The US magazines tend to have a better approach to showing wearable clothes; and if I could have only one magazine I think it would be American Harpers Bazaar.
One thing magazines are very good at is picking up on new cosmetic products. I’ve discovered many of the products I use and have recommended in Confidence Tricks in the pages of magazines. I also think that magazines often provide very good ideas for accessorising your outfit – although shoes that look good in photo shoots may not be ones you could walk to the office in.
So my advice with magazines is to enjoy the art and the stories; pick up the nuggets of information on cosmetics and accessories; but don’t let the lack of clothes you feel you could wear make you feel unconfident in your style.
Trust me, it’s not you; it’s them.
One of the most important inputs to gaining real confidence in your style is to understand proportions. What this means is understanding what your physical differences are, and selecting clothes appropriately.
Too often people regard their own proportions as a problem. Whether it’s a big bust, wide hips, a small waist, short legs relative to your torso, sloping shoulders, a short neck – the list goes on – I regularly hear the complaint that ‘they don’t make clothes for people of my shape’.
This is generally not true. What we usually mean by this is that we don’t know how to manage the things that make us different from the ‘average’ shape – whatever that is.
Here are some examples of how you can minimise or camouflage your ‘unusual’ proportions:
- If you have a very small waist relative to the rest of your body, don’t buy things that draw attention to it such as very wide belts, especially if they’re a different colour as these will make your hips look wider. Instead, look for something that doesn’t accentuate your waist, like a skirt with a not too fitted jacket. You could go for a dress with a waist detail, but ensure that it is of the same fabric. Here are some examples:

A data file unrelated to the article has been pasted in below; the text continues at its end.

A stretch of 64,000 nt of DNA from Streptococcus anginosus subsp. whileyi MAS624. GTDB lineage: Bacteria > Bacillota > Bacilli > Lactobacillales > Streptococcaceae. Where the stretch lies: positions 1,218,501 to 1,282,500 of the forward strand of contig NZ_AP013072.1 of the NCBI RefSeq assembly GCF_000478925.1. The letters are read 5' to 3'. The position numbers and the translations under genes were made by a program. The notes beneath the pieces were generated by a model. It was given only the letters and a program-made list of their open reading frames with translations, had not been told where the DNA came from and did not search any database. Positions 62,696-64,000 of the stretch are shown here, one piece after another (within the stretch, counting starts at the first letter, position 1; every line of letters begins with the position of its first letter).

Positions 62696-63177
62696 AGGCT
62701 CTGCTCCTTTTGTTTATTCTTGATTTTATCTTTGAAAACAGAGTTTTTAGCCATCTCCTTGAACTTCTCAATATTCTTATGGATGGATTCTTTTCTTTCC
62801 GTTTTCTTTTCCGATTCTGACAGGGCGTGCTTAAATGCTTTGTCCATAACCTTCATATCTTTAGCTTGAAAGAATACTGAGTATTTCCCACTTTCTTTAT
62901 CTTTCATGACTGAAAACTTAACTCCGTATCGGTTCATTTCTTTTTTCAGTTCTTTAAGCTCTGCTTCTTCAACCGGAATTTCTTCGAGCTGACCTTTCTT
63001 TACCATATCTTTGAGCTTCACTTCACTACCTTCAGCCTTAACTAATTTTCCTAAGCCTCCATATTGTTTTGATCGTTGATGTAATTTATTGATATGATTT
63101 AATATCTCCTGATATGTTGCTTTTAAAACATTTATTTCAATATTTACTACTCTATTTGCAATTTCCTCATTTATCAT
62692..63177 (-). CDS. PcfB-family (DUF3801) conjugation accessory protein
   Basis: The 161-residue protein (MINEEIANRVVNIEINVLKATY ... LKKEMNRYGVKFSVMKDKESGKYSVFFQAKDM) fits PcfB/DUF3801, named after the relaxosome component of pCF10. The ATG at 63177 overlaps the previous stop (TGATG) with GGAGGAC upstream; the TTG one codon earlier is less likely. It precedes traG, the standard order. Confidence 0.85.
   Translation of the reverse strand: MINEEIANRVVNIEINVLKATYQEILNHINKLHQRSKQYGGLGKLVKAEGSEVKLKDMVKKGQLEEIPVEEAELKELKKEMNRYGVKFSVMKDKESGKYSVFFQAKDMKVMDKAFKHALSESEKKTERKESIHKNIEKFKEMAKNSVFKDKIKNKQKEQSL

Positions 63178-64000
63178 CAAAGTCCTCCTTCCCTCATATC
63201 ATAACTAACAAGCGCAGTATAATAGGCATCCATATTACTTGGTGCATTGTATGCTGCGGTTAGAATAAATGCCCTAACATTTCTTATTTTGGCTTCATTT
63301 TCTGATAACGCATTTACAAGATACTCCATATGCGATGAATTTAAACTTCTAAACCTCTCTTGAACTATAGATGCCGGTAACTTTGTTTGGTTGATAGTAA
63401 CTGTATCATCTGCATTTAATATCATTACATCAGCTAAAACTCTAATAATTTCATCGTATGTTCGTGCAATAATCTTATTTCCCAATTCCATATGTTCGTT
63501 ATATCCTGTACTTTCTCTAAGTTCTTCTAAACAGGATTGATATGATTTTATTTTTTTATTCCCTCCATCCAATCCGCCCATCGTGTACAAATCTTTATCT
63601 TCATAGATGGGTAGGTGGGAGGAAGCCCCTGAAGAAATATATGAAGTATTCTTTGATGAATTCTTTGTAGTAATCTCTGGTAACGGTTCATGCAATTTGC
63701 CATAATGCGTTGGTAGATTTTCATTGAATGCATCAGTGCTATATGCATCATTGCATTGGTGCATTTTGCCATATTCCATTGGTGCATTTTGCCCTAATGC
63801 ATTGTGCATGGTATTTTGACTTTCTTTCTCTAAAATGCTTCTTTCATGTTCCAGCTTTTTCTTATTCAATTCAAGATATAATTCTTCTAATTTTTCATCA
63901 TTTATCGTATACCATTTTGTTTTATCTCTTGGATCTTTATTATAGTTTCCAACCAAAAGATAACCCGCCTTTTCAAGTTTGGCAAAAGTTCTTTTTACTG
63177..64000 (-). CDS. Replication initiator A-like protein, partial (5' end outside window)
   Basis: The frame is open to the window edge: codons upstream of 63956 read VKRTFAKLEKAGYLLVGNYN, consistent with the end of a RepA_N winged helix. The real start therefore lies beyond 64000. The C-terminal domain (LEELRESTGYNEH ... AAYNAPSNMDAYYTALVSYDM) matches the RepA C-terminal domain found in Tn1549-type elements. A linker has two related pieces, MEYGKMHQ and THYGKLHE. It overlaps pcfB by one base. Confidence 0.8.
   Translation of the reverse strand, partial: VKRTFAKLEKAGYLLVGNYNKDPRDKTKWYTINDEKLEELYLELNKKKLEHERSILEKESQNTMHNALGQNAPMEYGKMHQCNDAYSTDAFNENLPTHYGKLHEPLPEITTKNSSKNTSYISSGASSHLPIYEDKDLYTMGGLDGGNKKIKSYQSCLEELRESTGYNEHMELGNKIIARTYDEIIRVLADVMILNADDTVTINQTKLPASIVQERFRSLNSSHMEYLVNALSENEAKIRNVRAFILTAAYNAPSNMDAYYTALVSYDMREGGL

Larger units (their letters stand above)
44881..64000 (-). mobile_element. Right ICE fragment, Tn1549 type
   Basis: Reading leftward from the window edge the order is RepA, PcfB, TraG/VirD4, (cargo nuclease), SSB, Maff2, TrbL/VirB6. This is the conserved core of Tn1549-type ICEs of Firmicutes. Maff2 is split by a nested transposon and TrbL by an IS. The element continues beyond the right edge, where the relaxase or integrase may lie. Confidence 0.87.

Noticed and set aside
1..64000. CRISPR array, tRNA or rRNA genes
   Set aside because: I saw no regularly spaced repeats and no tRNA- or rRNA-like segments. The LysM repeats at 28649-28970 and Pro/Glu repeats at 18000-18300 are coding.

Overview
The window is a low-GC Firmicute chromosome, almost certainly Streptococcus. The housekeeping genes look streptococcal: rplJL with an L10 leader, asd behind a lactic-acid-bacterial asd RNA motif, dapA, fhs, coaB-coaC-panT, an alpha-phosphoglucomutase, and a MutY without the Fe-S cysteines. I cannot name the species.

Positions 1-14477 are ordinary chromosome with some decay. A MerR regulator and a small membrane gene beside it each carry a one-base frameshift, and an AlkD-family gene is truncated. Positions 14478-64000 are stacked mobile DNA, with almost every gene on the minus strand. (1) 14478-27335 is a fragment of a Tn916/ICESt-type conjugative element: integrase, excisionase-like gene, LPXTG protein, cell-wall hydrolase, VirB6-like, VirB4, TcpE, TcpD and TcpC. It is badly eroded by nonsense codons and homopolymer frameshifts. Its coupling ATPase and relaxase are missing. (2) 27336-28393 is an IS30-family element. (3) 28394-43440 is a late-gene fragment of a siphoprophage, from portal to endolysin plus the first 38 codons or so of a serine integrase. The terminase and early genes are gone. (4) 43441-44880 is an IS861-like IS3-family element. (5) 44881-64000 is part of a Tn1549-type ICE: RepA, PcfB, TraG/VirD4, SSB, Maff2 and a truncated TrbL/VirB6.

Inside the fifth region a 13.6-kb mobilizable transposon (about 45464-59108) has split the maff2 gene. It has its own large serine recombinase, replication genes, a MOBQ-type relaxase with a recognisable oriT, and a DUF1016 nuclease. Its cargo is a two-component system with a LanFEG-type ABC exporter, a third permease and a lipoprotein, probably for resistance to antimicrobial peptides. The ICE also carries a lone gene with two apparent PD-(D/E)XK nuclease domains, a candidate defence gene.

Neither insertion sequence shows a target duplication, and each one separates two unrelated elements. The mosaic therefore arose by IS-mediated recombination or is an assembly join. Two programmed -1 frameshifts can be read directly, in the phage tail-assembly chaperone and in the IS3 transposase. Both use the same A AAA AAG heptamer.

- If you have wide hips, the trick is to balance out the shoulder area. The look you’re going for is an upside down triangle where the shoulder line balances out the wider hips. Look for shirts, tops and jackets with wider shoulders or interesting detailing around the shoulder area that draws the eye away from the hip area.
- Short legs relative to your torso can be mitigated through sensitive adjustment to skirt lengths. It’s a good idea to get specific personal advice with this, though, because it really does vary according to people’s height and length of torso. The one thing I would say is keep away from full skirts and flat shoes.
- Sloping shoulders can be padded out. But you should do this very carefully. The 80s-style massive shoulder pads that go past the shoulder are not the look you want – it’s more about gently building up the shoulder area so the slope from the neck is more gradual
- If you have a short neck, you should avoid high necklines and choose one that stands away from the neck. Make sure the rever is not too closed-in. And don’t have your hair too long as it pulls the face downwards, emphasising the short neck. Scoop and cowl necklines are very flattering; and avoid high buttoning jackets and dresses.
- The advice for a short neck also applies to a big bust, but here it rather depends on the positioning of the bust. When trying on jackets, I would go for a two button rather than a one button jacket. But again this really where you need individual help from an expert: in general, the problem with a one button jacket is that it can gape over a large bust, but I have also seen it look very, very beautiful. (You can find more tips for the bigger bust in this post from last year.)
These are just a few of the more common proportion-type issues that we help with on a regular basis. I’ll be happy to address others if you have concerns about another aspect of your body shape, so please let me know.
The advice here is general and it’s always good to ask for personal advice when buying as everyone’s proportions are different; and you will find that stylists in the better shops will be able not only to point you to the right clothes, but also work with a tailor to alter clothes to suit your proportions.
Next time: how to use fashion magazines